Over 200 members and non-members of the Institute of Demolition Engineers gathered at the dockside in Leeds for the annual Spring Seminar held at the Royal Armouries.

Bill Firth

The institute’s first main event of 2024 saw a packed schedule of speakers covering topics as diverse as demolition techniques, sustainability, planning, requirements for Site welfare facilities and health and safety, site audits and inspections.

First to speak was Bill Firth of the EMR Group, who discussed reuseable steel and how demolition experts can collaborate with experts like him and his company. Bill has been instrumental in developing the reusable steel business in the UK and his talk described how contractors can maximise cost-effective recovery, as well as the potential carbon reductions.

The delegates then heard from Chris Holland of Richter Associates and Josh Scriven of AR Demolition. They talked the audience through the technical challenges of removing a 1950s bridge across the River Tame, including complex restrictions around environmental constraints.

Emma Willey

Emma Willey of ACS Learning and Consultancy spoke on the history of shipping in the Clyde area of Scotland, the use of asbestos and the challenges it poses for the demolition industry. The so-called White Mice Men of the Clyde received massive exposure to asbestos fibres which was heavily used for engine room insulation during the later part of the area’s historic shipping industry.

Mark Davison

After a break for coffee, Robyn Rushforth of the Precision Demolition Company discussed a recent project which was the explosive demolition of the blast furnace structure at the former steelworks in Redcar, North Yorkshire. The presentation provided an insight into some of the unique challenges on the project, including a 80mm thick steel shell, solid iron in the base of the blast furnace and the generally dilapidated condition of the overall structure.

Matt Greenly

Next up was Mark Davison, who described the intricacies of demolishing a multi-storey car park with façade retention in what will become the new Pilgrim’s Quarter development in Newcastle’s city centre. The project was managed by MGL group, which operates across the northeast of England and was originally set up by Mark’s grandfather.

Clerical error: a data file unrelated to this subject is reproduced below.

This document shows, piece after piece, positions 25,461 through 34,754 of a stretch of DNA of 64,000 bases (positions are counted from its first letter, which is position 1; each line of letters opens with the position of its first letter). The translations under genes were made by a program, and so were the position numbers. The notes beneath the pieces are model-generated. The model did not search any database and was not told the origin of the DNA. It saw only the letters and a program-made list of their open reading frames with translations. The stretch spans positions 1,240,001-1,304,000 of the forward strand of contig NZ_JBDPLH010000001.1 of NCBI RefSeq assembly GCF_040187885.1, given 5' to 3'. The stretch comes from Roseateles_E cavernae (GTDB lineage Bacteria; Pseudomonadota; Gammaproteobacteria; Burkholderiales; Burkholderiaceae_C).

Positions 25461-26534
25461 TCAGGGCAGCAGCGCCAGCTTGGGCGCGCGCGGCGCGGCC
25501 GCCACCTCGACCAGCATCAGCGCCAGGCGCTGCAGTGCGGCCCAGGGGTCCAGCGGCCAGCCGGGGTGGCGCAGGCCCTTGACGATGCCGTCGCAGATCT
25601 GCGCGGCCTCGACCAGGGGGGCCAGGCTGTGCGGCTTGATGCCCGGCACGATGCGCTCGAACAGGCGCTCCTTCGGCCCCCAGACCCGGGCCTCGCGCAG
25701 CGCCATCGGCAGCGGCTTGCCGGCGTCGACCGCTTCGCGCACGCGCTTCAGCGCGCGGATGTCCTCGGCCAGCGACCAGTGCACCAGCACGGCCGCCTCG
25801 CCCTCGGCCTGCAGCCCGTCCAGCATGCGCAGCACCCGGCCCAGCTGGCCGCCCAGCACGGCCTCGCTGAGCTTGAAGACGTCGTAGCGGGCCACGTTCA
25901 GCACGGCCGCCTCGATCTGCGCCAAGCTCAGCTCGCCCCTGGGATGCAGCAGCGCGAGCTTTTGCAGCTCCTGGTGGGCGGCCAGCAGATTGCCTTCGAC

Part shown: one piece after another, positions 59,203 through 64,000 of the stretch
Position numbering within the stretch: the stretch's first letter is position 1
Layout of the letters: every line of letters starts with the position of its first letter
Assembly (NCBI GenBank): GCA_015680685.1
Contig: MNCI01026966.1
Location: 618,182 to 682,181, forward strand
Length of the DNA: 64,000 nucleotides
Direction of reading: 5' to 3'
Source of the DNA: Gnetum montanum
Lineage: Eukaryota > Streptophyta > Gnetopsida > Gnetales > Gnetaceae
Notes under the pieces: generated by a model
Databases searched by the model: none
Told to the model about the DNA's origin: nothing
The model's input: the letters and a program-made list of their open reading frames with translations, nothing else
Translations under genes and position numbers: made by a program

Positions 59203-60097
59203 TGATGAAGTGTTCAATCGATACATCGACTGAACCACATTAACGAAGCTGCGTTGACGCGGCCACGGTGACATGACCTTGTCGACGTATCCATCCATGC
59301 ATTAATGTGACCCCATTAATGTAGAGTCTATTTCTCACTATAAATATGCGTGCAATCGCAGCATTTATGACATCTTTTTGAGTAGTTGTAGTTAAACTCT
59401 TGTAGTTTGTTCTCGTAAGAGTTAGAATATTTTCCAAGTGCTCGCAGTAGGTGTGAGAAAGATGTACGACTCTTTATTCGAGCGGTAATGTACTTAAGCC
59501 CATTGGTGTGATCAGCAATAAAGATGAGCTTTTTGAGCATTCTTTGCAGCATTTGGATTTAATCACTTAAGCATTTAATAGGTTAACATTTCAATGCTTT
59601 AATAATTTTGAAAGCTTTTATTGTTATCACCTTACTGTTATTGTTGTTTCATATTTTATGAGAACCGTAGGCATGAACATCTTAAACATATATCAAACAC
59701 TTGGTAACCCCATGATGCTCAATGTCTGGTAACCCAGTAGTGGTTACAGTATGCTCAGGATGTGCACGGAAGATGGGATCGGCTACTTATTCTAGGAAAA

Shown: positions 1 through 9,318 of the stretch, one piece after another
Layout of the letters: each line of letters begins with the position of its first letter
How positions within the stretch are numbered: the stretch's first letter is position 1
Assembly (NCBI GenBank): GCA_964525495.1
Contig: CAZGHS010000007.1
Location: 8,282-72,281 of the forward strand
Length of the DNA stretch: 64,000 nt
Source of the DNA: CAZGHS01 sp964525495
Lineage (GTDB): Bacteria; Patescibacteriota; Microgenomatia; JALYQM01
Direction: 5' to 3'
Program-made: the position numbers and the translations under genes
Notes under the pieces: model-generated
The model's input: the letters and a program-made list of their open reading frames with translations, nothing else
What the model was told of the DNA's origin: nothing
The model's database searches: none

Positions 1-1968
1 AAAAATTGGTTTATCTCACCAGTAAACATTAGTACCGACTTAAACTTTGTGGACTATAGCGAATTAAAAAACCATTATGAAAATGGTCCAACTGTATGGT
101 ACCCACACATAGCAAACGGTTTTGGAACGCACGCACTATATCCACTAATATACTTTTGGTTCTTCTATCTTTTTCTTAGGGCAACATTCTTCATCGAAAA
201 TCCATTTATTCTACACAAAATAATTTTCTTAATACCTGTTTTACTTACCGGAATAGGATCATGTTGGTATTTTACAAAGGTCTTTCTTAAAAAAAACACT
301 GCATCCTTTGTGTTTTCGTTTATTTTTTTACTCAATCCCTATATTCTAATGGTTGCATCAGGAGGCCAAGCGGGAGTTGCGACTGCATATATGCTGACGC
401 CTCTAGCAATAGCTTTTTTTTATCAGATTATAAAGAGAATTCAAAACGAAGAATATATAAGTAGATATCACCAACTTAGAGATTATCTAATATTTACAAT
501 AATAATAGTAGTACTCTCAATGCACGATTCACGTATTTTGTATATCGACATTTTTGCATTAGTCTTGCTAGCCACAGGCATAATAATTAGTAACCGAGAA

John Gossage

The last talk before lunch was by Matt Greenly, HM Inspector of Health and Safety, leading on construction welfare and demolition. He gave a talk about the revised HSE OG Guidance relating to Site welfare facilities, stressing the importance of properly looking after all site employees, coming from the position of someone involved in regulatory support and topic-specific expertise to the inspectorate.
Lunch in Royal Armouries Hall was followed by the afternoon session.

Michelle and Isobel

After lunch John Gossage, Principal Designer Health & Safety with Rider Levett Bucknall, advised delegates on his extensive knowledge of the demolition industry relating to health and safety, site audits and inspections.

The final speaker was former barrister Janine Banks of Stage Planning Conditions, who offered a presentation discussing planning and the permission-based system in the context of demolition, as well as an in-depth appraisal of the relevant legal framework.

Thanks are due to all our speakers and the event exhibitors: the NFDC, Worsley Plant Ltd, Campell Associates, International Marketers, ECY Haulmark, Blue Machinery, BPH Attachments, Mesothelioma UK, Hitachi Construction Machinery, Andun Engineering Consultants, Demarec UK and Liebherr.


Video footage of the event